Cooking with Calley P: Chele Pinolero, por gracia de Dios

Calley Prezzano is a Le Cordon Bleu-trained Chef who has made a career in fine dining cuisine, emphasizing fresh & local products from the area. In this new blog for The Nicaragua Dispatch, Chef Calley will share a few struggles, triumphs, and recipes that make cooking in Nicaragua an adventure for all five senses. This week: El Chele Pinolero (por gracia de Dios).

To all of my adoring fans (Dad), sorry for my blogging absence, I took a trip to the USA! I did a bit of shopping and schlepped back both socks and lox for Mateo. It was wonderful to see old friends, relax and of course eat some great and inspiring meals out on the town.

I think that currently, the biggest trend, besides bacon (which is always trending), is the “faux rustic retro throwback.” For me, it’s not actually serving what people eat in the countryside, but more like what Metopolitan folks romanticize farm living to be.

Mason jars, bread served on cutting boards…Like how we eat Monkfish (poor man’s lobster), Hangar Steak (the butcher’s cut), and Cassoulet (a French peasant’s dinner). Americans still enjoy a frozen nitrogen ice cream from time to time, but the warm appeal of rustic-type food is where it’s at…beef cheek, not because we use each part of the cow, but because, ooh, cool! cheek! chic! Come on.

People on farms pickle and can and honestly use every last scrap they can of each product. Also, a note: they don’t eat fresh strawberries in November or Tomatoes in upstate New York for Valentine’s Day, because they’re not available! I don’t see eating canned peaches. Well, if Dan Barber serves it and the price is right (aka high)… okay. Rant Over. Moving on.

In Nicaragua, I’ve had some fun with local products (see Gallo Pinto Burger)… but faux rustic? Is Nicaragua ready for that? I don’t think it’s much of a throw back if a majority of the country still functions as “regular rustic.” For example, asados, grilling cook-outs, haven’t changed much, if at all, in generations. So what would we be throwing back to here in Nicaragua? Last Saturday?

Toasted corn is the key ingredient in pinol

To “fine-dine”-ize some Nica favorites, I figure I’d start with the most basic and famous Nicaraguan ingredient: Pinol. Nicaraguans often refer to themselves as Pinoleros, like, you are what you eat, and they drink Pinol with pride!

Pinol is, in its purest essence, dehydrated corn that is toasted and ground. It is then mixed with either milk or water, a “bit” of sugar and served either warm or cold. Pinolillo is the same, but can be ground with other ingredients, like cacao, cinnamon or cloves. In my opinion, straight up and simple is the best. It’s a little gritty, but in a good way, like when you find some extra, undissolved Quik at the bottom of your glass as a kid.

I’ve been down here for a few years now, and I maybe it’s about time I embrace the famous line of Carlos Mejía, “Yo soy puro Pinolero.”  So, today I made my own pinol. It is sold in the Granada marketplace, or you can buy Pinolillo in just about any mini-super. But to make this taste the best and get some props, it’s got to be homemade.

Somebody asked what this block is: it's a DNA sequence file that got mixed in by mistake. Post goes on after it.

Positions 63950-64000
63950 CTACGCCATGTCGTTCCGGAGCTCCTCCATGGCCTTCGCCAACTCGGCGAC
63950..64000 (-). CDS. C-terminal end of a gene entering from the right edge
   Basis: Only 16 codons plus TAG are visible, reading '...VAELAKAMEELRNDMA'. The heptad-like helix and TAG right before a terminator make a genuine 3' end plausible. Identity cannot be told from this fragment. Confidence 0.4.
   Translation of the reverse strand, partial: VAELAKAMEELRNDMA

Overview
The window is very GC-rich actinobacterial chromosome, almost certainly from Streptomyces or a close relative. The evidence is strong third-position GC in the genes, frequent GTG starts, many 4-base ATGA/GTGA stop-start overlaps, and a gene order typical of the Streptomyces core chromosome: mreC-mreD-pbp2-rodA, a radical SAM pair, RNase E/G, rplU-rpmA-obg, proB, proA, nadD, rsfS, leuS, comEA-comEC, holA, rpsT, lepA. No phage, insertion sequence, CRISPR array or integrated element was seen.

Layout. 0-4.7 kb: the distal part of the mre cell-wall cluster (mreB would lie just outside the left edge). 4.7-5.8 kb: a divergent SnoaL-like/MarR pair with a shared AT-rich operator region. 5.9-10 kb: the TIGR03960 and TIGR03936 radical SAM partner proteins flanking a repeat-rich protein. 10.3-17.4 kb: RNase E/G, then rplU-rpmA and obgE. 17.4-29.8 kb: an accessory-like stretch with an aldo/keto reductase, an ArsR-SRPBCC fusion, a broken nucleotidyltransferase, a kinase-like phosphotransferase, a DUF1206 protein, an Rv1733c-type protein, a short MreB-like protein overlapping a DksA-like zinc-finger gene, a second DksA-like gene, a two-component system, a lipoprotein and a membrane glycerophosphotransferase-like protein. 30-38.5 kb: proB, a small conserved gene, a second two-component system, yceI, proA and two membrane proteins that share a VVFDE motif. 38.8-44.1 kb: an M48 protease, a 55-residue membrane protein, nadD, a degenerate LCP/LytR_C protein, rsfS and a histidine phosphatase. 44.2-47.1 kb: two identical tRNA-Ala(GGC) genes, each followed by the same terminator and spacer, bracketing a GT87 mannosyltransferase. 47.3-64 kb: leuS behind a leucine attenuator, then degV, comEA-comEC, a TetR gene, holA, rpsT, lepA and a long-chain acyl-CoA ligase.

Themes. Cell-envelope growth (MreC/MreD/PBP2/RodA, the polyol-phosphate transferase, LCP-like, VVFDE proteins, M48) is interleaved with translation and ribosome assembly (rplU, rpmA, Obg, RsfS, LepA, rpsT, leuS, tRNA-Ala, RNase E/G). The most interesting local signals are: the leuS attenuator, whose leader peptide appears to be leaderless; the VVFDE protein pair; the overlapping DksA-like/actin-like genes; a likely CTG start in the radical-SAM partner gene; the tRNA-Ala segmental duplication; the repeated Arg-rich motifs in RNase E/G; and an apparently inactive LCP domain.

Grind it, Chela, grind it!

For an average family out here in Tola, it’s not a simple process. The most cost-effective way to make pinol is to start with 15 pounds of dried corn. It is cooked in a pan over a wood flame, then driven (or walked) up to the next town where there is a diesel-operated grinder. A few families still use a mortar and pestle.

Well…that seems like maybe too much work for my blog. So, instead, I toasted a small amount (about 1 pound) in the oven. The corn is done toasting based on visual and olfactory clues: until it is dark, and smells like almost burnt popcorn. Then, I ground it with a clamp corn mill. Well, “I”… had some help. Turns out it needs to be ground 3-5 times to be fine enough to dissolve in a drink. It’s quite a bit of work and requires quite a bit of muscle.

What better way to push Pinol over the top, and into retro-fancy status? Add some rum! I present today’s cocktail:

El Chele Pinolero (por gracia de Dios)

The name’s a play on White Russians, because there’s a similar in flavor, but also, it’s akin to how I try to recreate traditional fare here, by putting my spin on it. Make a batch of these and settle into a cozy rocker on one of these rainy nights!

3 Tablespoons homemade pinol

2 Tablespoons white sugar

2 ounces Flor de Caña 7 year

4 ounces milk

Shake all ingredients in a stainless steel shaker full of ice. Strain into a highball glass that is filled with fresh ice. If you’re feeling hip, garnish with a piece of crispy bacon (please don’t). Repeat for each drink. Consequently, you can multiply the recipe and make a big batch in a pitcher.

For extra retro points, serve in a plastic baggie with dirty chipped ice and a straw.


Calley Prezzano was classically trained in San Francisco, California. She has cooked in Michelin Star Restaurants in the San Francisco Bay Area and was the founding Executive Chef of Jicaro Ecolodge in Granada, Nicaragua. She is the founding Executive Chef of La Finca y El Mar Restaurant in Rancho Santana in Tola, Nicaragua. (,

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